A federal court for the District of California recently held that Nona Gaprindashvili’s suit against Netflix may proceed to the discovery stage.   Netflix had filed a motion to dismiss the suit right out of the gate.  But the court found its argument – that it could not be liable for a line in a fictional series – did not cut it.

For those who haven’t been paying attention, Ms. Gaprindashvili contends the Netflix series “The Queen’s Gambit” – a fictionalized portrayal of a woman from modest circumstances who rises to the upper echelon of the competitive chess world – defamed her.  The alleged defamation came in a voice over in the final episode, when the narrator was describing the ascent of the fictional hero, Beth Harmon.  The voice over said:

“[The male players believe] Harmon’s level of play wasn’t at theirs. Someone like Laev probably didn’t spend a lot of time preparing for their match. Elizabeth Harmon’s not at all an important player by their standards. The only unusual thing about her, really, is her sex. And even that’s not unique in Russia. There’s Nona Gaprindashvili, but she’s the female world champion and has never faced men. My guess is Laev was expecting an easy win, and not at all the 27-move thrashing Beth Harmon just gave him.”

The series was based on a novel of the same name.  And in the novel, the passage read a little differently:

“As far as they knew, [Harmon’s] level of play was roughly that of Benny Watts, and men like Laev would not devote much time to preparation for playing Benny. She was not an important player by their standards; the only unusual thing about her was her sex; and even that wasn’t unique in Russia. There was Nona Gaprindashvili, not up to the level of this tournament, but a player who had met all these Russian Grandmasters many times before. Laev would be expecting an easy win.”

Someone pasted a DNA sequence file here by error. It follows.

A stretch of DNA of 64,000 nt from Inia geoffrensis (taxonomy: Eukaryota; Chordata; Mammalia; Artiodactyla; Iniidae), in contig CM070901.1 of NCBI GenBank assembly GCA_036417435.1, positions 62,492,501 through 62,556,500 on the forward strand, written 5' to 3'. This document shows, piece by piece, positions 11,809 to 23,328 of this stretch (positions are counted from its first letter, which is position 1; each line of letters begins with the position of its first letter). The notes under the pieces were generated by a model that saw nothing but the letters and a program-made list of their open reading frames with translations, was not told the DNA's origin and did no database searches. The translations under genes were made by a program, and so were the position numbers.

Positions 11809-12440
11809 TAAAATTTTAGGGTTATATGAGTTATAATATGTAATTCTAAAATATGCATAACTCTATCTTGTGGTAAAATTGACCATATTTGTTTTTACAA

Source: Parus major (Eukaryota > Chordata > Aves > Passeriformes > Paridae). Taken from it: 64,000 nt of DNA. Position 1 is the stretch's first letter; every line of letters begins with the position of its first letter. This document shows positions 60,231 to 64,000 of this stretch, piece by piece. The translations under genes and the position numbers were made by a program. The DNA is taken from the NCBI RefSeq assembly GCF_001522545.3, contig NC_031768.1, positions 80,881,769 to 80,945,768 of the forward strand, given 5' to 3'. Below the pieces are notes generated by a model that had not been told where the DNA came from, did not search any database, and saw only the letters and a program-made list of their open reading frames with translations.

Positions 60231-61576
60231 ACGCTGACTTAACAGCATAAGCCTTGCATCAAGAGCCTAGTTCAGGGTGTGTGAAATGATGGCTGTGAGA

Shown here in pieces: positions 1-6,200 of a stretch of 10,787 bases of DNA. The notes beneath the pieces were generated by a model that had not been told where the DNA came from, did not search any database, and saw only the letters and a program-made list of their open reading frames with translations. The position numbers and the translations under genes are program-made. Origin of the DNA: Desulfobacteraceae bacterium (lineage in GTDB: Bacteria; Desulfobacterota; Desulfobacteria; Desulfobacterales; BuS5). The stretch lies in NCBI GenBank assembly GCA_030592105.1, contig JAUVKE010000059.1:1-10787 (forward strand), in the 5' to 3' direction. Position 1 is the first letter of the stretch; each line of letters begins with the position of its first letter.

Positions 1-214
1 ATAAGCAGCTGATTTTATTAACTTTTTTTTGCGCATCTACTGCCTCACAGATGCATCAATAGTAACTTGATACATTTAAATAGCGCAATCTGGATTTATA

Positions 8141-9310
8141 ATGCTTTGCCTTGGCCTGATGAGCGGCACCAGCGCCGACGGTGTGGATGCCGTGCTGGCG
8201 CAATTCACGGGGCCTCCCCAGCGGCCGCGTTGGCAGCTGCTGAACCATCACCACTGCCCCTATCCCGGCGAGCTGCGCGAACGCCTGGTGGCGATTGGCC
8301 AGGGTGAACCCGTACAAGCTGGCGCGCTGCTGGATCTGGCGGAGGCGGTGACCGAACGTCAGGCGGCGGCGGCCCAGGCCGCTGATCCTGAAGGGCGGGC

The voice over was talking about an event in 1968.  And as of that year, Ms. Gaprindashvili had indeed faced and defeated men.  She claimed the line tarnished her reputation by suggesting her skills were deficient.  She also claimed that Netflix acted with actual malice because it knew the line was false by virtue of the book’s text.

Neflix argued that the line, uttered in a work of fiction, was not intended to be understood as fact.  It pointed to the disclaimer it employed saying that the series was a work of fiction.  The court was unmoved. It found the disclaimer had little impact when the series made the decision to refer to an actual person, and stated an objectively false fact.  It really didn’t help that the novel used as the source for the series directly contradicted the line.  All of that was enough for the court to deny Netflix’s motion to dismiss.

“Libel in Fiction” cases are rare, but they come up more frequently than one might think.  If a TV series wants to be “ripped from the headlines” it needs to know it’s at risk.  There are two solutions it seems to me.  Either fictionalize everything and don’t refer to real people or — and this seems like the common sense solution – GET YOUR FACTS STRAIGHT.